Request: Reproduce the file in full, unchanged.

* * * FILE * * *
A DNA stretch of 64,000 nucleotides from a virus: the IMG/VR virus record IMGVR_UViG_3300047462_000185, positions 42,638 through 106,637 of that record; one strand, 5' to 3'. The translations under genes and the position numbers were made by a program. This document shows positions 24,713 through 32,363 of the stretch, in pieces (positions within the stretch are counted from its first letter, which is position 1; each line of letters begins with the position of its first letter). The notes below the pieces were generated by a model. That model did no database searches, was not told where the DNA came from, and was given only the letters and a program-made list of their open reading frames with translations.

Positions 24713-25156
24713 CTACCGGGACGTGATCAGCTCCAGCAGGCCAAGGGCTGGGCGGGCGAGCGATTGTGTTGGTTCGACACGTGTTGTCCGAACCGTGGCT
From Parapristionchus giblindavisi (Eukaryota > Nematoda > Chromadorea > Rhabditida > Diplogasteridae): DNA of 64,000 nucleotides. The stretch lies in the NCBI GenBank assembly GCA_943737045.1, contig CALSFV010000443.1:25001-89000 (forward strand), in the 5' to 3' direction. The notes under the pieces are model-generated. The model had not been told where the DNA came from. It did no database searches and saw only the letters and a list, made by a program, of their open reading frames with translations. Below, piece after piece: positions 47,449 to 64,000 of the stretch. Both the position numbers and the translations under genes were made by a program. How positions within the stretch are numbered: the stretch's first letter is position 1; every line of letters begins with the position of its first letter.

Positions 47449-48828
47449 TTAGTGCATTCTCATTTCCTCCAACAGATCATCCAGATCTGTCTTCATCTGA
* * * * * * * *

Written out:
A DNA stretch of 64,000 nucleotides from a virus: the IMG/VR virus record IMGVR_UViG_3300047462_000185, positions 42,638 through 106,637 of that record; one strand, 5' to 3'. The translations under genes and the position numbers were made by a program. This document shows positions 24,713 through 32,363 of the stretch, in pieces (positions within the stretch are counted from its first letter, which is position 1; each line of letters begins with the position of its first letter). The notes below the pieces were generated by a model. That model did no database searches, was not told where the DNA came from, and was given only the letters and a program-made list of their open reading frames with translations.

Positions 24713-25156
24713 CTACCGGGACGTGATCAGCTCCAGCAGGCCAAGGGCTGGGCGGGCGAGCGATTGTGTTGGTTCGACACGTGTTGTCCGAACCGTGGCT
From Parapristionchus giblindavisi (Eukaryota > Nematoda > Chromadorea > Rhabditida > Diplogasteridae): DNA of 64,000 nucleotides. The stretch lies in the NCBI GenBank assembly GCA_943737045.1, contig CALSFV010000443.1:25001-89000 (forward strand), in the 5' to 3' direction. The notes under the pieces are model-generated. The model had not been told where the DNA came from. It did no database searches and saw only the letters and a list, made by a program, of their open reading frames with translations. Below, piece after piece: positions 47,449 to 64,000 of the stretch. Both the position numbers and the translations under genes were made by a program. How positions within the stretch are numbered: the stretch's first letter is position 1; every line of letters begins with the position of its first letter.

Positions 47449-48828
47449 TTAGTGCATTCTCATTTCCTCCAACAGATCATCCAGATCTGTCTTCATCTGA